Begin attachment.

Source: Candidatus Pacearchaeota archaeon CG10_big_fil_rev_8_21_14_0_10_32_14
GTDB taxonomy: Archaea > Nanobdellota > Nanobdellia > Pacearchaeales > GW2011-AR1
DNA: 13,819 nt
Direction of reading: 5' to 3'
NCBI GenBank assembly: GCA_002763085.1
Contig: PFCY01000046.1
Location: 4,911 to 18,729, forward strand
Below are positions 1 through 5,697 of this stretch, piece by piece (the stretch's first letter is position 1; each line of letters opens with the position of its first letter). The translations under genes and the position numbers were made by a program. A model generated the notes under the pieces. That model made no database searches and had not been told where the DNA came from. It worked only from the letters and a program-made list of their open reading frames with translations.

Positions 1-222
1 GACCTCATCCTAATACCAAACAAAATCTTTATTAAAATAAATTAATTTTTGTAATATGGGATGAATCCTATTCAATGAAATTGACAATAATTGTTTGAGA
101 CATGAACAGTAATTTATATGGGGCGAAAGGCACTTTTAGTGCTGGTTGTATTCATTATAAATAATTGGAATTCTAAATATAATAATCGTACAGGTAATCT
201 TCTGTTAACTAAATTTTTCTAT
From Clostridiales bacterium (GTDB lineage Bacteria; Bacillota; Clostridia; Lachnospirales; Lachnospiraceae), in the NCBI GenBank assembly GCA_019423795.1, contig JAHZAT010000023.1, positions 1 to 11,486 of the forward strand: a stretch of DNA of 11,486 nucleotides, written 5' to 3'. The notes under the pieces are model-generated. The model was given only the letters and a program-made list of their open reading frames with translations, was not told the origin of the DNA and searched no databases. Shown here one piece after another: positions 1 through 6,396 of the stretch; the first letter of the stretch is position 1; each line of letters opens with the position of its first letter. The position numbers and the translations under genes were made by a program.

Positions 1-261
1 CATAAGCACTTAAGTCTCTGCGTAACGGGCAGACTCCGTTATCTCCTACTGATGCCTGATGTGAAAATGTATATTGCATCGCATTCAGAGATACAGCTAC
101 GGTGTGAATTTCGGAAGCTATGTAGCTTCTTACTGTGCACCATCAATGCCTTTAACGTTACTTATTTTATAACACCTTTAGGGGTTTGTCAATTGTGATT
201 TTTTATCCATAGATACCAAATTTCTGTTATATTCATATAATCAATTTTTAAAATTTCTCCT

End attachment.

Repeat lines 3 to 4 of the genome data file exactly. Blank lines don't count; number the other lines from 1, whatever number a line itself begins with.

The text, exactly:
DNA: 13,819 nt
Direction of reading: 5' to 3'